All of the row signal lines are fed to a row arbiter 14, which forms part of the signal collector of the photoarray. Once the row arbiter 14 receives a row signal on a given row signal line i and it has no other row signals pending, it issues a row acknowledge signal on a row acknowledge line i attributed to the same row i. The row acknowledge signal is only issued once the row arbiter 14 determines that the photoarray is ready to process the next event, as described below.
The row acknowledge signal is fed to two AND-gates 16, 18 attributed to each cell of the given row i. The first AND-gate 16 ANDs the row acknowledge signal and the inverted OFF output signal, and the second AND-gate 18 ANDs the row acknowledge signal and the ON output signal. Hence, the AND-gates 16, 18 generate signals only if a cell is currently issuing a row signal and receives a row acknowledge signal. The signals from the AND-gates 16, 18 are fed, through transistors T21, T22 to a column signal OFF line j and a column signal ON line j attributed to the column j, which again allows a “wire-or” of all of the column signals of a given column.
All of the column signal OFF lines and column signal ON lines input to a column arbiter 20, which forms part of the signal collector of the photoarray. Once the column arbiter 20 receives a column signal on a given column signal ON line j or column signal OFF line j, it issues a column acknowledge signal on a column acknowledge ON line j or a column acknowledge OFF line j, respectively, attributed to the same column j. The column acknowledge signal is only issued once the column arbiter 20 knows that the photoarray is ready to process the next event, as described below.
The signals from the column acknowledge OFF line and the column acknowledge ON line are fed to an OR-gate 22 to generate a column acknowledge signal on a common column acknowledge line j. At each cell the signals from the row acknowledge line and the column acknowledge line of the corresponding row and column are fed to an AND-gate 24 and from there to a pulse generator 26 to generate the reset signal to be fed to the transistor T7.
Hence, the first capacitor C1 is discharged as soon as the row and column arbiters both generate a row and column acknowledge signal on the row and column acknowledge lines of the corresponding cell. The discharging first capacitor C1 will force the output signals ON and OFF of the cell 10 to go to their inactive state.
The pulse generator 26 generates a pulse of controllable duration, called a refractory period. During the refractory period the switched capacitor amplifier is held in reset. The purpose of controllability of the refractory period is to limit the firing rate of the output signals ON and OFF of each cell, thereby preventing a single cell from overloading the signal collector, either in case of malfunction or a very rapidly changing input signal.
The signal collector of the photoarray further includes an encoder 28, which has inputs r and c connected to all of the row acknowledge lines as well as all of the column acknowledge OFF lines and column acknowledge ON lines of the photoarray. Once both the row arbiter 14 and the column arbiter 20 acknowledge an event from a given cell, the encoder 28 can determine the address of that cell from the state of the row and column acknowledge lines, because only those belonging to the given cell will be in their active state. It also can determine if the signal generating the event was an ON or an OFF signal. The corresponding address and state (ON or OFF) information is fed as an “event” to a buffer 30 to be accessed by an external receiver. After the event has been collected from the buffer 30, the buffer 30 tells the row arbiter 14 and the column arbiter 20 that it is ready to store the next event. The column arbiter 20 drops its column acknowledge signal and the row arbiter 14 is ready to acknowledge the next row signal.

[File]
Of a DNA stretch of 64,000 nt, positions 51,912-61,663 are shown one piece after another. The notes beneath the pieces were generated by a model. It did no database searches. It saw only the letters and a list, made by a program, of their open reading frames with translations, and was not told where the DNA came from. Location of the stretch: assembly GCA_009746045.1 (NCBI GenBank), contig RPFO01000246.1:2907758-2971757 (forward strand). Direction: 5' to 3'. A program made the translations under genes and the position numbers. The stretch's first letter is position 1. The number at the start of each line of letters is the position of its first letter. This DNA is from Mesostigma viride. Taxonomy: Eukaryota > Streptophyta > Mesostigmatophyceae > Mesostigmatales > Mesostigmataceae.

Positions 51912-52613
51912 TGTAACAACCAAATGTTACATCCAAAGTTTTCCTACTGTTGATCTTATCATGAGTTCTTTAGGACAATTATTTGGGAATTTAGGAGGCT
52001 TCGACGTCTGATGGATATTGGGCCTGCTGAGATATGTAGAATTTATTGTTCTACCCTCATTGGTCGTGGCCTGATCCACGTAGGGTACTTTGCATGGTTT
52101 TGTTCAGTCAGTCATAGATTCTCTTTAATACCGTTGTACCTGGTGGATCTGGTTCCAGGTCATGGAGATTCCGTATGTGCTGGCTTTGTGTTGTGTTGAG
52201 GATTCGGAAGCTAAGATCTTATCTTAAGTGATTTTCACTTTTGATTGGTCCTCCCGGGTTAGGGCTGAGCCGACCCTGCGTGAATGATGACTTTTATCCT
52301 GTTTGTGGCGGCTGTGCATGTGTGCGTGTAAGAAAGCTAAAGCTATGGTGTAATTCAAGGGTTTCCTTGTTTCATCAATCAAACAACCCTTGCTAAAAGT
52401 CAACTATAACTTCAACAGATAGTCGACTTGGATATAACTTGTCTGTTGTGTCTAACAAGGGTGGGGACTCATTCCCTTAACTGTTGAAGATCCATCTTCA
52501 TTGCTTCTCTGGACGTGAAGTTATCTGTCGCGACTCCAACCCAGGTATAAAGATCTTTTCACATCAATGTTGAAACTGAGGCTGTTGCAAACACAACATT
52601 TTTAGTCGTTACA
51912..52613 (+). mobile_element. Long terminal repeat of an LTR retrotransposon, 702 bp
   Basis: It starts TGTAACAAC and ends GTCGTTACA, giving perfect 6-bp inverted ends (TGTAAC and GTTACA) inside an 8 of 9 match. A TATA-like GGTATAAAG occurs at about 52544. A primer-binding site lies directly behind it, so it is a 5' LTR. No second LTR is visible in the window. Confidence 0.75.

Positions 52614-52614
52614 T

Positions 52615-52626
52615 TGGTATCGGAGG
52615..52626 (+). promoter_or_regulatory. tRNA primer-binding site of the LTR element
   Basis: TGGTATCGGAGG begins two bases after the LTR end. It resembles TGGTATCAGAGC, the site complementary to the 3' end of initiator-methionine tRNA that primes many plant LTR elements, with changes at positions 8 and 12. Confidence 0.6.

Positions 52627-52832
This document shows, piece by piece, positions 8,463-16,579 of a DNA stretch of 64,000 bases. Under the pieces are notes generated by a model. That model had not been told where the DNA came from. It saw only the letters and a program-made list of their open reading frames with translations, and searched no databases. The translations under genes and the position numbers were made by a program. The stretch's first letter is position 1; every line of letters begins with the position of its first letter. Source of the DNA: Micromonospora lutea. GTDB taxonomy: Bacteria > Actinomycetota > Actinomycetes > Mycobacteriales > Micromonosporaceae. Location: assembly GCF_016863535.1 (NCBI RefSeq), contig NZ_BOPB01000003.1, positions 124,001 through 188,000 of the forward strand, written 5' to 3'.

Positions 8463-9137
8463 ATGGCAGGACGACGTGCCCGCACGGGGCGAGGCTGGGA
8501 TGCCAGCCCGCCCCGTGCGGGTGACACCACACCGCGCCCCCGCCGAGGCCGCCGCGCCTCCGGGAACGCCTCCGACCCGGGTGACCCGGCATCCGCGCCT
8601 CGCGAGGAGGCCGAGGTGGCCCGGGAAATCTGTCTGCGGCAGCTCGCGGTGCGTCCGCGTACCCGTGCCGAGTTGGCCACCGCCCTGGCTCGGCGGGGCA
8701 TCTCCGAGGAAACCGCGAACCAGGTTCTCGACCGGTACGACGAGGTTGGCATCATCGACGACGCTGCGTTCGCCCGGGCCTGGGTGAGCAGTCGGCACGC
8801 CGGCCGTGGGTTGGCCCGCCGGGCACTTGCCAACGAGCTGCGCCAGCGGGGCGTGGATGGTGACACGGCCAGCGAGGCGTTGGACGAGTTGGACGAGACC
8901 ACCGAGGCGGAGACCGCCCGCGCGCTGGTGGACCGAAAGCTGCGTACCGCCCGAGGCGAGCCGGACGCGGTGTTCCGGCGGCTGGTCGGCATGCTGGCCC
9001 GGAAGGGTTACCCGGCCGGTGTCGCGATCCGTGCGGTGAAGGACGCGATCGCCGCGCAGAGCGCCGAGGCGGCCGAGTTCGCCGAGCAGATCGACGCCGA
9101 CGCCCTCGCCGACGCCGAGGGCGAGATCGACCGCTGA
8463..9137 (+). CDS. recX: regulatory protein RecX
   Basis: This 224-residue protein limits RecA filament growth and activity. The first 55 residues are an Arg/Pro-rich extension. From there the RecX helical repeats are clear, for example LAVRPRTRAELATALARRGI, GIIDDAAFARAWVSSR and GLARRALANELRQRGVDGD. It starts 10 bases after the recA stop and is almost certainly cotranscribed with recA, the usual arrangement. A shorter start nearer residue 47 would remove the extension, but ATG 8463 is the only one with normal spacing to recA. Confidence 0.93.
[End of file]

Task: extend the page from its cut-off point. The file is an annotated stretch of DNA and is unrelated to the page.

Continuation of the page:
As can be seen from the above, the photoarray can generate ON and OFF events from all of its pixels. The rate of these events depends on the rate of change of the light signal. Using the ON and OFF events for each pixel, it becomes possible to reconstruct the input signal at the given pixel. This is illustrated in
In the embodiment shown so far, there was one row signal line per row and two column signal lines per column. Two column signal lines were required for encoding the polarity (ON or OFF) of the signal. Alternatively, there could be two row signal lines for encoding the polarity and only one column signal line.
Similarly, if only the ON or the OFF output signals, and not both, are to be collected by the photoarray's signal collector, only one row signal line per row and only one column signal line per column would be required. In that case, however, other measures must be taken to generate a reset signal for discharging the capacitor C1 after generating a signal not forwarded to the arbiters. For example, if only the ON output signals are fed to the arbiters, the OFF output signal could be fed directly and locally back to the transistor T7 for resetting the cell.
While there are shown and described presently preferred embodiments of the invention, it is to be distinctly understood that the invention is not limited thereto but may be otherwise variously embodied and practiced within the scope of the following claims.
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|U.S. Classification||250/208.1, 348/308, 257/312, 250/214.00A, 348/297|
|International Classification||H01L27/00, H04N3/14, H01L29/94, H03F3/08|
|Mar 22, 2010||AS||Assignment|
Owner name: UNIVERSITAEET ZURICH,SWITZERLAND
Free format text: ASSIGNMENT OF ASSIGNORS INTEREST;ASSIGNORS:LICHTSTEINER, PATRICK;DELBRUCK, TOBI;REEL/FRAME:024117/0104
Effective date: 20080115
|Nov 22, 2013||FPAY||Fee payment|
Year of fee payment: 4